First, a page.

- The Washington Times - Friday, March 13, 2009

Wow, what a difference a week can make in the stock market. Last week the market as measured by the S&P 500 fell 7 percent, only to rebound 4.7 percent so far this week. Now before we go and get all excited about the past few days, let’s remember that the S&P 500 is still down 20 percent on a year-to-date basis and 44 percent compared with where it was this time last year.

Based on conversations I have had with both professional investors and those who keep tabs on the market, I can say there are a few questions that people are asking. Is this positive move sustainable? Is this the bottom? What should I be doing in the market here?

These are good questions and time will tell, but in my view the recent move seems to be more of a “dead cat bounce” in general. For those who have never heard of this term, it means that Tuesday’s positive move in the market could be a temporary recovery following a rapid recent decline, even though longer-term prospects call for further decline.

Now I’m not trying to be Debbie Downer here and rain on the recent positive move, but we have seen similar recent moves in the market in the past few weeks that in hindsight were more blips than moves. Over the Jan. 20-28 period, the S&P 500 moved up 8.6 percent; from Feb. 4 to Feb. 9 up 4.6 percent; and on Feb. 23 that index rose 4 percent. What all of these had in common is the lack of sustainability, which I attribute at least some if not all to the rash of negative data points that hit the market after each of those upward moves.

In my view the number of data points this past week was rather light and more loaded in the back of the week with retail sales data and initial jobless claims hitting the market on Thursday. Jobless claims for the week continue the trend of recent weeks and the headline for retail sales was better than expected. Digging below that retail sales headline, however, reveals that some of the drivers for the better-than-expected performance was due to gasoline sales as well as general merchandise and miscellaneous sales.

Higher gasoline sales reflect rising pump prices over the past several weeks from a low near $1.60 per gallon to the $1.94 average across the U.S. per the Energy Information Administration. Rising fuel prices and continued jobless claims are not anything to get excited about, in my opinion, as they likely lead to lower consumer spending in the coming weeks and months. On the other hand, seeing an upward trend in general merchandise and miscellaneous sales bodes well for what I talked about last week, which was pantry and home restocking. With that in mind, I continue to like PepsiCo and Procter & Gamble.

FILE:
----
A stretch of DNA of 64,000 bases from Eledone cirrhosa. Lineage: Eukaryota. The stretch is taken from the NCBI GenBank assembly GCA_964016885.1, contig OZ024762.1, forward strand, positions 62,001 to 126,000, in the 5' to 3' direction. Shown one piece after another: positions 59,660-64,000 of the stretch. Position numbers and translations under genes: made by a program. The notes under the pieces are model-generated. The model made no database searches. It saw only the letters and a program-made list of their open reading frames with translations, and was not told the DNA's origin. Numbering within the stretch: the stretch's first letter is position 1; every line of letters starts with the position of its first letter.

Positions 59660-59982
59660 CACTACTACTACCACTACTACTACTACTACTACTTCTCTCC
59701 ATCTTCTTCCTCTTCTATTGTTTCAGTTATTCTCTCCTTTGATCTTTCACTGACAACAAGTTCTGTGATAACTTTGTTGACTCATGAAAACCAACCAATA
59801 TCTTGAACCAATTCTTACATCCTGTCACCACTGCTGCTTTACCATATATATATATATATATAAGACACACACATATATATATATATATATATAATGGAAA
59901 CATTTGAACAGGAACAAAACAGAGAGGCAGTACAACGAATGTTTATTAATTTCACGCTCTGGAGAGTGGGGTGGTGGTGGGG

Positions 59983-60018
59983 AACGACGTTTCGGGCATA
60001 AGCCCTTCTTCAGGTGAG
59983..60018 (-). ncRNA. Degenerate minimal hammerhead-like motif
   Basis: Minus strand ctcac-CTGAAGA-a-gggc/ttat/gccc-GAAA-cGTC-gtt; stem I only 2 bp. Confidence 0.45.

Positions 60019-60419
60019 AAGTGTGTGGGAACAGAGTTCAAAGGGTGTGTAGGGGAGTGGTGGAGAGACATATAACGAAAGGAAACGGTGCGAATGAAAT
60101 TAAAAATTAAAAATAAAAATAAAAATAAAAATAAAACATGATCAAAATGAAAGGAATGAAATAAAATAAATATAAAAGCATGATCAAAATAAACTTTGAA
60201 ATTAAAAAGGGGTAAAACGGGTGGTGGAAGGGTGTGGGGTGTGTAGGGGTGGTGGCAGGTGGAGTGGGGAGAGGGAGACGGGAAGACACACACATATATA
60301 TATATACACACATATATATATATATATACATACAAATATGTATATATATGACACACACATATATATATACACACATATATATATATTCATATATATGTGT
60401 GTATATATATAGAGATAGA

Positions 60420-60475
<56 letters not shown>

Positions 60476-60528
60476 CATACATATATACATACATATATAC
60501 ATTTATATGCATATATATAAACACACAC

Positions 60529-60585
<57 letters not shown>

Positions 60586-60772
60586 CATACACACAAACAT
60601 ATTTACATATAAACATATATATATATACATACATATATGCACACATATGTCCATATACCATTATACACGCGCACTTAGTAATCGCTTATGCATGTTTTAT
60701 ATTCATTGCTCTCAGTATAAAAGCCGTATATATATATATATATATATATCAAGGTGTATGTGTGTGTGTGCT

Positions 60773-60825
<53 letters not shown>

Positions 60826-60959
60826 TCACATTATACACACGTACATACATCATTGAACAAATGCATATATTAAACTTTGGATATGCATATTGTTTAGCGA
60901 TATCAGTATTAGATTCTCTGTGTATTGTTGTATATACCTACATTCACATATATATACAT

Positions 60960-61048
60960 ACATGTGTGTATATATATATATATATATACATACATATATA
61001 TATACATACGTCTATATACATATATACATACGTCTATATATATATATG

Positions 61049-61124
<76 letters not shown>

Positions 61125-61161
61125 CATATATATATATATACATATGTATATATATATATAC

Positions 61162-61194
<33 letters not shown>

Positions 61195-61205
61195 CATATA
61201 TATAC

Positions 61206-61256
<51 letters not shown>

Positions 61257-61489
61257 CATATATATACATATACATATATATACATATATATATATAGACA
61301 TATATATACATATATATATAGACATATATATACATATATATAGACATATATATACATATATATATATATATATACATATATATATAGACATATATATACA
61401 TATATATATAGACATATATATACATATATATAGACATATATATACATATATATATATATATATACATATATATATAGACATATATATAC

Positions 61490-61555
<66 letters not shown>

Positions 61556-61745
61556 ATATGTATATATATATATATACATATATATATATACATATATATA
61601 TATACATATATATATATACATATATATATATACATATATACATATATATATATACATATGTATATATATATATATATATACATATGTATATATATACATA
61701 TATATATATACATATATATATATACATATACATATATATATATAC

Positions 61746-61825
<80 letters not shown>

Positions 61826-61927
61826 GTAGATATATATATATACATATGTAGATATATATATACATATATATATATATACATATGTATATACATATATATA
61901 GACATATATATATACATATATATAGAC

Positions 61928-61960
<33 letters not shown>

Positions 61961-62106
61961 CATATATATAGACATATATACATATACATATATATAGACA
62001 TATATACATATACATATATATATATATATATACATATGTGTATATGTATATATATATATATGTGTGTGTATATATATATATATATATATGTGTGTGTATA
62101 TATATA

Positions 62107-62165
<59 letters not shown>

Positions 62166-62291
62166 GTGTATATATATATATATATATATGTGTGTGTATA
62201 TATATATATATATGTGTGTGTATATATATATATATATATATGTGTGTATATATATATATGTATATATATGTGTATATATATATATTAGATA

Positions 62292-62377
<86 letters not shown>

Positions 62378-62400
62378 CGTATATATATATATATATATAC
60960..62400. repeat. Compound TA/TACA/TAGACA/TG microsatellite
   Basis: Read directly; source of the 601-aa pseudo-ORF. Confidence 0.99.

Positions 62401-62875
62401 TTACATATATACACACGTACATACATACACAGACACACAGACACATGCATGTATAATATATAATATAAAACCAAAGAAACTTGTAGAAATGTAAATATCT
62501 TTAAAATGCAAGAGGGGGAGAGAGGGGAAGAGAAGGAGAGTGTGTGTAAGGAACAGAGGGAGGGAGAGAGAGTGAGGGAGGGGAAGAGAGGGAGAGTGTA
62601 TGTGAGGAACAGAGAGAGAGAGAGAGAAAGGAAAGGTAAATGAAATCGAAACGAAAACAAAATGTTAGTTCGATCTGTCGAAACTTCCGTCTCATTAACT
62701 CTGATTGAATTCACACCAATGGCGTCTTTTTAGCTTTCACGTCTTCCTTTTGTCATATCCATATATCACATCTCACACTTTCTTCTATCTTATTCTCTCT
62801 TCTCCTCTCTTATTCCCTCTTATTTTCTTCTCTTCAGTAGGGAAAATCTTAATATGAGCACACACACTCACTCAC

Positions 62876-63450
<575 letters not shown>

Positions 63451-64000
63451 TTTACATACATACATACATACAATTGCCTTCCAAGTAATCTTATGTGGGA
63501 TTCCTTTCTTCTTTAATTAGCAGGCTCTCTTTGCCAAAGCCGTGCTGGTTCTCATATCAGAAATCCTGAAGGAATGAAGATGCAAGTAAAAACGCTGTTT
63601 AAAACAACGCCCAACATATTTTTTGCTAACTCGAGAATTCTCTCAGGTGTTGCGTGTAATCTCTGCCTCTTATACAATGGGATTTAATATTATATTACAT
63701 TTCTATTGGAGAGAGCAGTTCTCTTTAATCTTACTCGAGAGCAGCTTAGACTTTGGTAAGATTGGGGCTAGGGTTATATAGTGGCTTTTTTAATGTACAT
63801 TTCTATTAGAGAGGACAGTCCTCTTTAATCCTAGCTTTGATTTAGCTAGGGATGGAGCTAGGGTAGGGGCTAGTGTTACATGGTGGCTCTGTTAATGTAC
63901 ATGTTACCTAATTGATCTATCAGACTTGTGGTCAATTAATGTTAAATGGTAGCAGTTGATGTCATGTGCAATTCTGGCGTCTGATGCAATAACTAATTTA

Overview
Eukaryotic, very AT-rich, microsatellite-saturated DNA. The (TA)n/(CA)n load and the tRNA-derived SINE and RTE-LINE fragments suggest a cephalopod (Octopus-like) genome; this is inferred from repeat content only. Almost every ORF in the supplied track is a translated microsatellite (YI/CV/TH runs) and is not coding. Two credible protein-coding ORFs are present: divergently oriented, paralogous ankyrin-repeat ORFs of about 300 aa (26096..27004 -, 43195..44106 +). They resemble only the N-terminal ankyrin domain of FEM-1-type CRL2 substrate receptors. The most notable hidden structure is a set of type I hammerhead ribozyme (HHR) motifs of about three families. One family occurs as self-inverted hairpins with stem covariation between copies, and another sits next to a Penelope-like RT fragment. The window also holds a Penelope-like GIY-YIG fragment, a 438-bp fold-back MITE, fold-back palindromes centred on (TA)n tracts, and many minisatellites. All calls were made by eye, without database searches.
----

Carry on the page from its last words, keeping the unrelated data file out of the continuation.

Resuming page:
Looking ahead to next week, there will be a flood of data, and in my view that will determine whether the week we are wrapping up is a repeat of those prior upward blips or something more sustainable.

Briefing.com’s economic calendar shows 16 different data releases next week, with all of them falling between Monday and Thursday. Key data will be coming for the manufacturing economy, as measured by industrial production and capacity utilization, housing industry and price data that will speak to inflation or deflation for consumers and producers. Bookending these will be two sentiment indicators, the Empire State Manufacturing Survey, which gives an indication of manufacturing activity in the state of New York, and the Philadelphia Federal Index, which measures changes in business growth in that region.

Over the past few weeks, I have either visited or spoken with a host of companies from beverage and snacks to those that serve the industrial manufacturing world to Internet service companies and more. All in all, these companies and their respective management teams remain less than enthused about the current quarter and are for the most part far more optimistic about the second half of 2009 than the first half.

This leaves me concerned about the news we will hear in a month or so when companies begin reporting March quarter results. Based on the data in hand and anecdotal information collected from company meetings and conversations as well as other observations, the question I am pondering is the following: Are expectations for S&P operating earnings per Thomson One to be up 10 percent in the second half of the year compared with the first half aggressive? Keep in mind that these expectations have already started to trend down in recent weeks.

So is the market at a bottom?

Let’s keep our eyes peeled for more data in the coming days and weeks that help paint a better picture of where we are and what we should be expecting.

One last point, if the stock market has bottomed, it does not necessarily mean that we should expect a sustained positive move just yet.

Chris Versace is the founder and portfolio manager of SlipStream Capital Management LLC based in Reston. Mr. Versace was an equity analyst for more than 15 years at Salomon Brothers, Donaldson, Lufkin & Jenrette and most recently Friedman, Billings and Ramsey. Mr. Versace can be reached at cversace@washingtontimes.com. At the time of publication, Mr. Versace had no positions in the companies mentioned in his column, although positions may change at any time.

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